A 140-year-old Victorian colliery winding engine has gone on display to the public... for one day only!
The giant machine wound miners and coal at the Hetty Pit near Pontypridd.
Volunteers have spent a more than a decade restoring it.
Mike Griffiths went to see it in action.
Drive into Rhondda Valleys from Pontypridd and the Hetty Pit will be something of a landmark.
Formerly part of the Great Western Colliery, it hasn't been a working coal mine for more than thirty years.
Now a team of volunteers are determined to save the buildings that remain.
The main attraction - the steam winding engine that for more than a century helped transport miners underground.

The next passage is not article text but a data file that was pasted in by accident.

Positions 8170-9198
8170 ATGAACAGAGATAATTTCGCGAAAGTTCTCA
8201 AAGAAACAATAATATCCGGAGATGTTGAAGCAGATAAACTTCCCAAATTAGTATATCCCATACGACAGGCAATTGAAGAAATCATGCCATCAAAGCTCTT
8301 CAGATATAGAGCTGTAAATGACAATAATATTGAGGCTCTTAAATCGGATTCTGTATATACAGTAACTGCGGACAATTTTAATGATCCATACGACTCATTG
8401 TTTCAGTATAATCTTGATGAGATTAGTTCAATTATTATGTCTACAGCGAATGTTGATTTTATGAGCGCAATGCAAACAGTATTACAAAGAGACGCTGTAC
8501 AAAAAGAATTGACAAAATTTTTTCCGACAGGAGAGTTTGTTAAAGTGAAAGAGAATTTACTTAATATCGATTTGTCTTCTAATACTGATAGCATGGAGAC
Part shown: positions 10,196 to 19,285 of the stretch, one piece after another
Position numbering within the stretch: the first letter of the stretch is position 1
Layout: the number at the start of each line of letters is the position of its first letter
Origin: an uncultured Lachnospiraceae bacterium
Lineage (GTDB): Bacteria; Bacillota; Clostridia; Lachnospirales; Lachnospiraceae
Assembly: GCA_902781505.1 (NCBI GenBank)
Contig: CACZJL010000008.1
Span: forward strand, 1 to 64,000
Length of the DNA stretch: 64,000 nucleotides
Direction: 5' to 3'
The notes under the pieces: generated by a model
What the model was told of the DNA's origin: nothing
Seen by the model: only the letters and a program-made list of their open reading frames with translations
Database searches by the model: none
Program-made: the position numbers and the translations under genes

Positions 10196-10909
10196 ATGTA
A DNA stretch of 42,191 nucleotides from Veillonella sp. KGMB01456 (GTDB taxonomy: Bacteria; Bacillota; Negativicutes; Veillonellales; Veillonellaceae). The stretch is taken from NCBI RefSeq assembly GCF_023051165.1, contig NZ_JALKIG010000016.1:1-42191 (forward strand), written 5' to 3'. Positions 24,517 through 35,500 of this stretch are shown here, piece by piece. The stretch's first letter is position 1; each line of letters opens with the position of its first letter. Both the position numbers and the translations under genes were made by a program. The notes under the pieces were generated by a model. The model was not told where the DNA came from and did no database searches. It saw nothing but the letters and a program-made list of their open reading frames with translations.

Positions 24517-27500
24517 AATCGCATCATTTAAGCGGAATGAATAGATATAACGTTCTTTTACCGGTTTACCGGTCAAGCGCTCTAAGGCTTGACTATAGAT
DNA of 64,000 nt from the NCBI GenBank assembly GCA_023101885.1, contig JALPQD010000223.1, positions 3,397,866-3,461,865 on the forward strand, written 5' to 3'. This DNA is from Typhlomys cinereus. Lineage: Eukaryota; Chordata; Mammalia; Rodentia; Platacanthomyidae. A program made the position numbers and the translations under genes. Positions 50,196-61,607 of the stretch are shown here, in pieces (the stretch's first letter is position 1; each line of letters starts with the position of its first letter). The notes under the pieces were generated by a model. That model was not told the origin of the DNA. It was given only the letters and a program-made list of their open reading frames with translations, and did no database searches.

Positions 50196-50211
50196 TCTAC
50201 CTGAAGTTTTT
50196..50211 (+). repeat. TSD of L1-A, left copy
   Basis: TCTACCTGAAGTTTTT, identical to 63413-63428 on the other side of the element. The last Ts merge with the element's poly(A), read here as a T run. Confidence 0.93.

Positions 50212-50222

The mine opened in 1875. For the last decades of its life it was part of the nearby Ty Mawr and Lewis Merthyr Collieries.
In 1983, it closed for good.
Lewis Merthyr is now a popular mining museum, but the Hetty has been largely off-limits.
Now, the public have had a rare opportunity to see inside.
Many of the volunteers have given up weekends over the last twelve years to restore the engine.
Some of them have a very special link with the site.
Running the engine isn't cheap, and these open days are a rarity.
The team now hopes to refurbish the giant headframe above the old mineshaft.